The 2008 recession presents a double challenge to legal aid. Unemployment extends legal aid eligibility. It is also associated with increased vulnerability to problems involving legal rights, feeding demand for legal services. Job loss, as distinct from unemployment, might be expected to increase vulnerability further still. In this paper, we set out findings from a first analysis of the relationship between job loss and the experience of rights problems. In the context of the current recession, we set out the likely scale of the recession's impact on the incidence of rights problems and demand for legal (and legal aid) services.
Over recent years there has been increasing policy concern in the UK about whether citizens are equipped with sufficient legal ‘know-how’. In January 2006, the Department for Constitutional Affairs, now Ministry of Justice, announced a Public Legal Education and Support Task Force to develop and promote the case for a national strategy. This comes after UK government strategies have recently been developed for both consumer education and financial capability. Drawing on empirical data, this article explores whether there is indeed a lack of awareness and confidence among the population of England and Wales in regard to legal issues. The results from the English and Welsh Civil and Social Justice Survey, a large-scale face-to-face survey representative of the population, illustrate the case for targeted as well as general public legal education initiatives.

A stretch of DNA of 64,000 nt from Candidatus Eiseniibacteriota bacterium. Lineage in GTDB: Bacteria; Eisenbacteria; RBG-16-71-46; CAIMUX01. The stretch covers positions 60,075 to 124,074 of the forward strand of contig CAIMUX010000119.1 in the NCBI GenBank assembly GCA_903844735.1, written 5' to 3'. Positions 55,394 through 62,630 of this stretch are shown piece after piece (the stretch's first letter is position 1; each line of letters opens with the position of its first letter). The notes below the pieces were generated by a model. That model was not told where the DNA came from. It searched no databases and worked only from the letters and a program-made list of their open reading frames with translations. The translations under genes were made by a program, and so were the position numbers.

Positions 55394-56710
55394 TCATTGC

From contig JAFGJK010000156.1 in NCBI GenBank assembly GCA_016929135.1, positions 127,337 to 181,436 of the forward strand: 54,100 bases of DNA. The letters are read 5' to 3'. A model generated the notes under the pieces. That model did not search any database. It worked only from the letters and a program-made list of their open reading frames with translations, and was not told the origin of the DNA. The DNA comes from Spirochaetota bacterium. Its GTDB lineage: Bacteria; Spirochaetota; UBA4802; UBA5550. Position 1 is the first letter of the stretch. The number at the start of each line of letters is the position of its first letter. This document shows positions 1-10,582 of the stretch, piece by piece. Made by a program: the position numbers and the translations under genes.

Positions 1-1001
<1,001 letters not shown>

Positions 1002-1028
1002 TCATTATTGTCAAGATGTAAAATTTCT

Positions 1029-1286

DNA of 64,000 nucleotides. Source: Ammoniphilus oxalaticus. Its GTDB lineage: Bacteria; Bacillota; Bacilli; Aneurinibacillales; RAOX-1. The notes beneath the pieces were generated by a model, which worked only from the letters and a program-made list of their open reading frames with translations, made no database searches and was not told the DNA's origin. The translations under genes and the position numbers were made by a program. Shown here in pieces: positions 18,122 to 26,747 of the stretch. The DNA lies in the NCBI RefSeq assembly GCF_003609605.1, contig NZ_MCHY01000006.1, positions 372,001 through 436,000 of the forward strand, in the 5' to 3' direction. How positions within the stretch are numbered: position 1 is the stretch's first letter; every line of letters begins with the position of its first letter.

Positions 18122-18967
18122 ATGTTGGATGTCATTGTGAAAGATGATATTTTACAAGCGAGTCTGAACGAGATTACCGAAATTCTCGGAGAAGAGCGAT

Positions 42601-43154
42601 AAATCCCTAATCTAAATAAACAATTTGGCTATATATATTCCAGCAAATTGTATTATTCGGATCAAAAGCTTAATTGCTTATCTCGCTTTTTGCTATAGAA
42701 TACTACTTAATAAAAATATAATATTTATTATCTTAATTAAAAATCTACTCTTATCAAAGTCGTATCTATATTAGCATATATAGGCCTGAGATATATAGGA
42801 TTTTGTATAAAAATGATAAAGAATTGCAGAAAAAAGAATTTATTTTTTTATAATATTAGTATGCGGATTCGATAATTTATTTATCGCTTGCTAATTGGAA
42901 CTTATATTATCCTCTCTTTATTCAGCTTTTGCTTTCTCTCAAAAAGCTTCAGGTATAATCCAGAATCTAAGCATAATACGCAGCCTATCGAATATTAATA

This paper examines social and demographic predictors of debt problems, whether debt problems tend to occur in combination with other problems and which people tend to experience long- rather than short-term debt. Data were extracted from a survey of 5,611 adults' experiences of civil justice problems, throughout England and Wales. Being in receipt of benefits and long-term illness or disability were the strongest predictors of debt, with long-term ill or disabled respondents also being more susceptible to long-term debt. We highlight the importance of advice interventions that recognise the link between civil justice problems and health, illness or disability.
The work of defence lawyers in civil litigation has been neglected by law and society studies. Research on personal injury cases, in particular, has usually focused on the alleged failure of legal systems to compensate plaintiffs as fully and as quickly as they believe proper. The defence lawyer is conventionally portrayed as a pettifogger in the classic sense, one who seeks points of detail on which to argue, delay and confuse issues until the plaintiff reduces their demands, dies, loses heart or otherwise goes away. Recent work has been widely taken as proposing that the most effective plaintiff response is to harry defendants in an aggressive and uncompromising fashion–so-called ‘hard bargaining’. This paper combines data from two studies of personal injury litigation carried out in the late 1980s and the mid 1990s to question this conclusion. Although the procedural environment has changed in England since the implementation of the Civil Justice Reforms in April 1999, it is argued that the general points on methodology and on the starting assumptions of socio-legal research remain valid.